American Association for Cancer Research
10780432ccr202931-sup-248275_3_supp_6952785_qp7qq6.xlsx (47.31 kB)

Supplementary Data 6 from Chromatin Accessibility Identifies Regulatory Elements Predictive of Gene Expression and Disease Outcome in Multiple Myeloma

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posted on 2023-03-31, 22:27 authored by Benjamin G. Barwick, Vikas A. Gupta, Shannon M. Matulis, Jonathan C. Patton, Doris R. Powell, Yanyan Gu, David L. Jaye, Karen N. Conneely, Yin C. Lin, Craig C. Hofmeister, Ajay K. Nooka, Jonathan J. Keats, Sagar Lonial, Paula M. Vertino, Lawrence H. Boise

Enrichment of transcription factor consensus binding motifs in regulatory elements predictive of gene expression associated with poor overall survival.


Emory University



Multiple Myeloma Research Foundation

Winship Cancer Institute of Emory University

American Cancer Society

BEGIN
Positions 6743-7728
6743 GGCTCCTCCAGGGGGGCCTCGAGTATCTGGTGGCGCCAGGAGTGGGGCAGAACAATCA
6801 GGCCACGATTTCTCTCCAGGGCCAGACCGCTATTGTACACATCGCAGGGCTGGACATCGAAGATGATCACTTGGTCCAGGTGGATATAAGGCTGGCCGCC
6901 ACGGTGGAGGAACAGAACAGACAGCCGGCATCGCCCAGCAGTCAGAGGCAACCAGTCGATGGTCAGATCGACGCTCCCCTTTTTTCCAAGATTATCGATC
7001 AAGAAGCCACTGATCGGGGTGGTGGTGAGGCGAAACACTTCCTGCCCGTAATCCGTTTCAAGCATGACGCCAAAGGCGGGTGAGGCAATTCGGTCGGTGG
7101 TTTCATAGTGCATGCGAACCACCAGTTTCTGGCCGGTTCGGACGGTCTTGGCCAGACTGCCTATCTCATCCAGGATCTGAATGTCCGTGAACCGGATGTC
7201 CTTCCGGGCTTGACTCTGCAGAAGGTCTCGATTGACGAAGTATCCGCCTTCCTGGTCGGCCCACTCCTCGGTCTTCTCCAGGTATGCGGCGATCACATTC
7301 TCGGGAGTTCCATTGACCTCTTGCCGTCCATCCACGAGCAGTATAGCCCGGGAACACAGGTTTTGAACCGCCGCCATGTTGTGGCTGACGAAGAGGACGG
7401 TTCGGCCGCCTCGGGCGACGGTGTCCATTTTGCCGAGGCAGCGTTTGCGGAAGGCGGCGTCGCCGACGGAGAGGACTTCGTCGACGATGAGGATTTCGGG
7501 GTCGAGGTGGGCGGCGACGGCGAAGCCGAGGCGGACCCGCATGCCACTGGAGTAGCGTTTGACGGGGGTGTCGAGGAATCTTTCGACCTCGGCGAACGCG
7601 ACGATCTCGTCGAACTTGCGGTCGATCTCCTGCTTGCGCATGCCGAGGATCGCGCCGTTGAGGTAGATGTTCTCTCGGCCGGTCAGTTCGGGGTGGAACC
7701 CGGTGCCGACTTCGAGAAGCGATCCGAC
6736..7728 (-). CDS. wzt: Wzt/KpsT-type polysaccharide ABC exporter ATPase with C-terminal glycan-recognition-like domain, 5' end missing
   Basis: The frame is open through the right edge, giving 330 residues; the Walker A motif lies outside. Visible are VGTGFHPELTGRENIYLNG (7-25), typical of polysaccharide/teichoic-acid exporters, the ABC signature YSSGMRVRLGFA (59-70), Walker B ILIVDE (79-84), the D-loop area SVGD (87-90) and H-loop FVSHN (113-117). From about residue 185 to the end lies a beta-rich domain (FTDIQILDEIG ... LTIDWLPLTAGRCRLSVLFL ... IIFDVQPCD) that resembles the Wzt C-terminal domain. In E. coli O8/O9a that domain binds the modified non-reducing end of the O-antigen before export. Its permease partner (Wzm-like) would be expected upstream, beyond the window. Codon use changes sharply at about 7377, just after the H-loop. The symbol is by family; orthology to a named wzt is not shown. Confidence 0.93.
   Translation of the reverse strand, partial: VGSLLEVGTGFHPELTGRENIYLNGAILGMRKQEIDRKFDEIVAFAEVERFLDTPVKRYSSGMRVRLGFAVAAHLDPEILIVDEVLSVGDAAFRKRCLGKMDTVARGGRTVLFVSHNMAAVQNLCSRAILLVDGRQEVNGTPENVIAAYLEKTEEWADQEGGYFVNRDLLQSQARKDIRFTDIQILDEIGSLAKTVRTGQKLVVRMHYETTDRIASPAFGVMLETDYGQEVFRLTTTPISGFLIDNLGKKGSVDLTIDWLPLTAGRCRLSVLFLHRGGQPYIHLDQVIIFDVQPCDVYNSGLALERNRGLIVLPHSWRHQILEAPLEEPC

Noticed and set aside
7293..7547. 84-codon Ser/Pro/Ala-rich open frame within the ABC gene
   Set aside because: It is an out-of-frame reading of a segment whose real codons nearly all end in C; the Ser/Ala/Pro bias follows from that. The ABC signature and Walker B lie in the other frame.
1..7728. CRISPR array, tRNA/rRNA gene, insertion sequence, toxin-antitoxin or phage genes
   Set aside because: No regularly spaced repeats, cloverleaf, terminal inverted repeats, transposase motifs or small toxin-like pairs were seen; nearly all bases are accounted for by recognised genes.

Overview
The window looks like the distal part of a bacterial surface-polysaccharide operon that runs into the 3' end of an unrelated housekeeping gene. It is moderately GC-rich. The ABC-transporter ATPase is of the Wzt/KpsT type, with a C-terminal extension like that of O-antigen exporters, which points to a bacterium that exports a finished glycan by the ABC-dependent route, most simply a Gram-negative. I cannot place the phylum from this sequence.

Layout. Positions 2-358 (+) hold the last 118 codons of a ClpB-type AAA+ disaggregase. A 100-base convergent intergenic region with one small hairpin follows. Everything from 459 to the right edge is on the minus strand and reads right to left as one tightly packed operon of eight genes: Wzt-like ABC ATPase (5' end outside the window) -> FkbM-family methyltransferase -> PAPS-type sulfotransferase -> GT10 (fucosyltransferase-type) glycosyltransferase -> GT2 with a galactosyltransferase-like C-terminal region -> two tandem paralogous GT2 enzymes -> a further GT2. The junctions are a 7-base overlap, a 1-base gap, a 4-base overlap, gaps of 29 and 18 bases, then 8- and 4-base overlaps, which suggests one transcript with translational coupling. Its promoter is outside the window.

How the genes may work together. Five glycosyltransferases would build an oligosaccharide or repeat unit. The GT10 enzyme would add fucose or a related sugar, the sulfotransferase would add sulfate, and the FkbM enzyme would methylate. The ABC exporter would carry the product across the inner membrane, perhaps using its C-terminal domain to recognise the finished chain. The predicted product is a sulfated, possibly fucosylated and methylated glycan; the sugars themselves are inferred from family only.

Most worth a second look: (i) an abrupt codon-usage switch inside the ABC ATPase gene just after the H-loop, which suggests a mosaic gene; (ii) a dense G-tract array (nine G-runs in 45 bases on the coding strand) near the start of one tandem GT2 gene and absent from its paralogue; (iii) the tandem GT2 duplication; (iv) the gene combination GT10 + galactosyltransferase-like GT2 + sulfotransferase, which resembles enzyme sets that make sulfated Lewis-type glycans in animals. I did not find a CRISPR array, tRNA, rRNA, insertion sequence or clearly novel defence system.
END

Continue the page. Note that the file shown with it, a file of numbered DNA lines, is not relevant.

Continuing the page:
Multiple myeloma is a malignancy of plasma cells. Extensive genetic and transcriptional characterization of myeloma has identified subtypes with prognostic and therapeutic implications. In contrast, relatively little is known about the myeloma epigenome. CD138+CD38+ myeloma cells were isolated from fresh bone marrow aspirate or the same aspirate after freezing for 1–6 months. Gene expression and chromatin accessibility were compared between fresh and frozen samples by RNA sequencing (RNA-seq) and assay for transpose accessible chromatin sequencing (ATAC-seq). Chromatin accessible regions were used to identify regulatory RNA expression in more than 700 samples from newly diagnosed patients in the Multiple Myeloma Research Foundation CoMMpass trial (NCT01454297). Gene expression and chromatin accessibility of cryopreserved myeloma recapitulated that of freshly isolated samples. ATAC-seq performed on a series of biobanked specimens identified thousands of chromatin accessible regions with hundreds being highly coordinated with gene expression. More than 4,700 of these chromatin accessible regions were transcribed in newly diagnosed myelomas from the CoMMpass trial. Regulatory element activity alone recapitulated myeloma gene expression subtypes, and in particular myeloma subtypes with immunoglobulin heavy chain translocations were defined by transcription of distal regulatory elements. Moreover, enhancer activity predicted oncogene expression implicating gene regulatory mechanisms in aggressive myeloma. These data demonstrate the feasibility of using biobanked specimens for retrospective studies of the myeloma epigenome and illustrate the unique enhancer landscapes of myeloma subtypes that are coupled to gene expression and disease progression.

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